Script Debugging

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To debug your JavaScript code the Console and Script Panel come in handy. They allow you to step-debug your code, profile performance, log errors and information and much more.

Console Panel[edit]

The Console panel allows you to log different kind of information and shows you errors and warnings your scripts are causing.

Logging errors and warnings[edit]

To enable the logging of debug information Show JavaScript Errors and Show JavaScript Warnings need to be checked via the the options menu. Furthermore you can check Show Stack Trace With Errors and Strict Warnings (performance penalty). (Note: The latter can cause performance issues due to huge amounts of logged messages.) From now on all errors and warnings within the JavaScript code of a page will be listed inside the console including the position inside the code where the error or warning occurred. In case you enabled Show Stack Trace With Errors a little twisty is shown besides runtime errors. Clicking it will expand the stack trace allowing you to inspect where the error came from. Runtime errors also allow you to set a breakpoint on them to stop the script execution as soon as they are happening. To do so click the semitransparent red dot at the left side of the source sample. Clicking the source link at the right-hand side of a log message will switch to the Script Panel and highlight the line inside the code where the error or warning occurred.

Logging user-defined info[edit]

The Console Panel also allows to log messages by your own. Therefore it injects a very powerful API.

Performance measuring[edit]

There is an integrated Profiler, which allows measuring the performance of the functions inside the code and gives detailed information about the timing.

Script Panel[edit]

The Script panel and its side panels allow step-debugging your code and give various information to each stack frame.

Ways to break script execution[edit]

To be able to debug your code the script execution needs to be stopped at a specific point in your code. There are several ways to achieve that.


Breakpoints in Firebug are used to debug JavaScript code. They will stop script execution at a specific point and give you control over script execution.

Normally you will set breakpoints by clicking the Breakpoint Column at the left side of the line you want to start debugging inside the Script Panel. Not only the Script panel allows setting breakpoints, but also several other panels like e.g. the Net or the HTML Panel allow setting panel-specific breakpoints. If the panel has a Breakpoint Column, you will be able to click on it like inside the Script panel. Or you can add a breakpoint via the context menu of an item inside the panel.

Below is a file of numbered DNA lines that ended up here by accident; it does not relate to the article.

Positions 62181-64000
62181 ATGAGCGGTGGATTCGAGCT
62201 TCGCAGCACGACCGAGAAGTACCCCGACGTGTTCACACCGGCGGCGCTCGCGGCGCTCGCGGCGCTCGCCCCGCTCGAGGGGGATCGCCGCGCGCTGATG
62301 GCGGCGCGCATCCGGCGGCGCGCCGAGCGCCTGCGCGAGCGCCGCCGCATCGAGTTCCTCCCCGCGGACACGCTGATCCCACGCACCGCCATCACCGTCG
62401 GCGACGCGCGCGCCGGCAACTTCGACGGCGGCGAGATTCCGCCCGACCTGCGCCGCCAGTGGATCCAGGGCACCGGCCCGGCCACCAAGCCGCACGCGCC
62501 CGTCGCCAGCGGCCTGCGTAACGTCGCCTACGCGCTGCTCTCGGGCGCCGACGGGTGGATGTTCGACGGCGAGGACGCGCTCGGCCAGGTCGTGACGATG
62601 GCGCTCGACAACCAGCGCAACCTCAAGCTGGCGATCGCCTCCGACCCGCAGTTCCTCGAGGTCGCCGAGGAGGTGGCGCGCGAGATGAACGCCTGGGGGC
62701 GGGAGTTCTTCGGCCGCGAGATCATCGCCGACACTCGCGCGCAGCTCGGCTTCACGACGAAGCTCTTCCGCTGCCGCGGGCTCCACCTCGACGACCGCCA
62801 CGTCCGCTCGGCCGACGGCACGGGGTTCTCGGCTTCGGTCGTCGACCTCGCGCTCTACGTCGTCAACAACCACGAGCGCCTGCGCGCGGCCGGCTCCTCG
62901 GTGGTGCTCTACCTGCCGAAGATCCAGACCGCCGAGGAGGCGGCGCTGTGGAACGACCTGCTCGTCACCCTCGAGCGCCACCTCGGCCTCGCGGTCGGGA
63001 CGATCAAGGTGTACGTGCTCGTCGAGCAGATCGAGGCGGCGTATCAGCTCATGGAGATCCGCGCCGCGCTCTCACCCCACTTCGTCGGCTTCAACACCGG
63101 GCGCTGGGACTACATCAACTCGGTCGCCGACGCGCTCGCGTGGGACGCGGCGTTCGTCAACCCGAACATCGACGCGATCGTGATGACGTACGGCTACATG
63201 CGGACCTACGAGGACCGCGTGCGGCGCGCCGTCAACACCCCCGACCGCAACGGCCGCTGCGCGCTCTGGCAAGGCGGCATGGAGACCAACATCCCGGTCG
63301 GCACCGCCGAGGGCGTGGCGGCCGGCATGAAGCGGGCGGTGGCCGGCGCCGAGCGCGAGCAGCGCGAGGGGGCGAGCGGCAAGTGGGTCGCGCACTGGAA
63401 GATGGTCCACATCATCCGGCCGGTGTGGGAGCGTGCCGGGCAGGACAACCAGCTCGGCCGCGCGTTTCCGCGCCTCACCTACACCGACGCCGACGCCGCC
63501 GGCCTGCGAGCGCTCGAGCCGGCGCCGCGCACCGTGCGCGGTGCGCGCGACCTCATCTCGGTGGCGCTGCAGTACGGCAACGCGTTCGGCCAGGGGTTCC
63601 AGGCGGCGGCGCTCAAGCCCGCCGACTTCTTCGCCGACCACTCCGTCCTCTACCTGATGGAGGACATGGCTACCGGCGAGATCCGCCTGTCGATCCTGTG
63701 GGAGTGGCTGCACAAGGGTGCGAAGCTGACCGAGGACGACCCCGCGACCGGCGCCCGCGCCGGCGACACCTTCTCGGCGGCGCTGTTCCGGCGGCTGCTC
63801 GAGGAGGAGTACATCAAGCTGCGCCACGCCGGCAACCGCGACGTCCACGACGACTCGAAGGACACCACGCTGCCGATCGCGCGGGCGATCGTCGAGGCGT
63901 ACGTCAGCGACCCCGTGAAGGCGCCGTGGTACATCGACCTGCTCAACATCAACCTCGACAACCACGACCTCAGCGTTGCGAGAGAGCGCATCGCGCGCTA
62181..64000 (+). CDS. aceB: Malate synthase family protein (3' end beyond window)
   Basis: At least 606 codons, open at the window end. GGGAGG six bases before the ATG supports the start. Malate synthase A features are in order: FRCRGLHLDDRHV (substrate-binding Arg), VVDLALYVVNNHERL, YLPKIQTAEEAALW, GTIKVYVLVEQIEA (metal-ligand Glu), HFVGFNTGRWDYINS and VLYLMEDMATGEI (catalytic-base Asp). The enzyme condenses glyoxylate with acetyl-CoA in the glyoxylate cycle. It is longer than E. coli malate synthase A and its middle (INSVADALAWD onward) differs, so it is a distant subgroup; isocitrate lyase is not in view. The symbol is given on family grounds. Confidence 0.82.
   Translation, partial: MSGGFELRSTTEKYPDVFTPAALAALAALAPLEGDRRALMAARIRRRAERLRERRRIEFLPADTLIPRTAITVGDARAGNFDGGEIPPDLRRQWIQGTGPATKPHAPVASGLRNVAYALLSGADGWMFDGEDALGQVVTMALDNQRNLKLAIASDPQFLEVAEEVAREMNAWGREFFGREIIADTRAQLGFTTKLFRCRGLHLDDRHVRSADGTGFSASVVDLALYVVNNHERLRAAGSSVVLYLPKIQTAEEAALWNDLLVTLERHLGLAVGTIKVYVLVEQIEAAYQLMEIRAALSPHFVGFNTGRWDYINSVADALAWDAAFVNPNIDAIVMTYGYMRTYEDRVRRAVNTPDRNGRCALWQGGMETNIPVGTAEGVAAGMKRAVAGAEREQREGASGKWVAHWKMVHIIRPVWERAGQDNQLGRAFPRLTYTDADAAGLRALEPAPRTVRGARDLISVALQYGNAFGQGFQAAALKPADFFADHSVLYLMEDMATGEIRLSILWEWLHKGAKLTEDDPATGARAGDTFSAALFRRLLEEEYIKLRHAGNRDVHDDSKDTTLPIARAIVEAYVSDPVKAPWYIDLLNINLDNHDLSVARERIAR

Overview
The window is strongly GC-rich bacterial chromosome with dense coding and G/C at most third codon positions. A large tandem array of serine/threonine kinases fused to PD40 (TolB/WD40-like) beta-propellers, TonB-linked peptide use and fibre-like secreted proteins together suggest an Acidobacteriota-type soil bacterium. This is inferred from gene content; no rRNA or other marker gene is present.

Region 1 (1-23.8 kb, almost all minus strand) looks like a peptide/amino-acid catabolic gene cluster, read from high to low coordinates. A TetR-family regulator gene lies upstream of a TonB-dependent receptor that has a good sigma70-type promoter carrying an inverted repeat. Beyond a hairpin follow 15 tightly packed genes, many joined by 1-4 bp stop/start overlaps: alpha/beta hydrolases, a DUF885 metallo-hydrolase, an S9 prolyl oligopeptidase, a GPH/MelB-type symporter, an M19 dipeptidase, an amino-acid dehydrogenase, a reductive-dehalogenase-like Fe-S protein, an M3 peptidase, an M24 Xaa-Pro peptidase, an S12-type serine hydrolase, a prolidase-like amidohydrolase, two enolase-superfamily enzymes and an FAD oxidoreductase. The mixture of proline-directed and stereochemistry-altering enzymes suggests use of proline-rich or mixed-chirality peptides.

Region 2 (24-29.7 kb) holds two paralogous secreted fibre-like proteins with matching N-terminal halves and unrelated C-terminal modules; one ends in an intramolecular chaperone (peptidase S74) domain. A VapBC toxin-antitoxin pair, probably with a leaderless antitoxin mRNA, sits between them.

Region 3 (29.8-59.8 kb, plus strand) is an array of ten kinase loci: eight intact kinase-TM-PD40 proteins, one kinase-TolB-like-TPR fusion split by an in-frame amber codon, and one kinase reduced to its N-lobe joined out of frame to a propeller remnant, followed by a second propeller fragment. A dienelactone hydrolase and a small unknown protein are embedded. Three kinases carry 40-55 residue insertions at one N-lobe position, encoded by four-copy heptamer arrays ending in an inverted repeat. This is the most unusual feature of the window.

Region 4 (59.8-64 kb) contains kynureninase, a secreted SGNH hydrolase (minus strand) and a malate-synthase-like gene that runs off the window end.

Currently you can create these types of breakpoints:

Type Panel Description
Script Breakpoints Script Panel Trigger when the line inside the Script is reached
Error Breakpoints Console Panel Trigger on a specific JavaScript error
HTML Breakpoints HTML Panel Trigger on HTML manipulation
DOM Breakpoints DOM Panel Trigger on DOM property manipulation
XHR Breakpoints Net Panel Trigger on XMLHttpRequests
Cookie Breakpoints Cookies Panel Trigger on cookie manipulation

Some panels even allow you to set a condition for a breakpoint to control when it triggers. This can be done by right-clicking the Breakpoint Column and entering the condition in the upcoming editor.

The set breakpoints can be managed via the Breakpoints Side Panel.

debugger; keyword[edit]

To stop script execution at a specific line inside your code you can use the debugger; keyword. As soon as this line is reached, the execution is halted, Firebug switches to the Script Panel and a break notification is shown.


  function test(variable) {
    for(var i=0; i<10; i++) {
      if(i == 5)

Break On ...[edit]

The Break On ... feature allows you to stop the script execution as soon as a specific event occurs. Several panels have a Break On ... button, which will break the script execution as soon as a specific event occurs.

Step debugging[edit]

As soon as the script execution is halted inside your code, you get detailed information about the current status via the Watch and Stack Side Panel and within the Script Panel itself.

The Script Panel will show a stack frame path at its panel toolbar. Clicking an item of this path allows you to switch between the different stack frames and inspect the variables set within that frame via the Watch Side Panel. You can also use the Stack Side Panel to inspect the different stack frames. There you will also see the script name and line number of each frame and the parameters in case the called function had some.

You can also inspect the variable values by hovering the variable names within the Script panel. You may even inspect the results of whole expressions. To do so select the expression and then hover it.

While the execution is halted you will be able to control the execution via the Execution Control Buttons. Stepping to the next stack frame will show you all the information related to that frame inside the Watch Side Panel. Also you can get that info by hovering variables and functions within the Script panel.

See also[edit]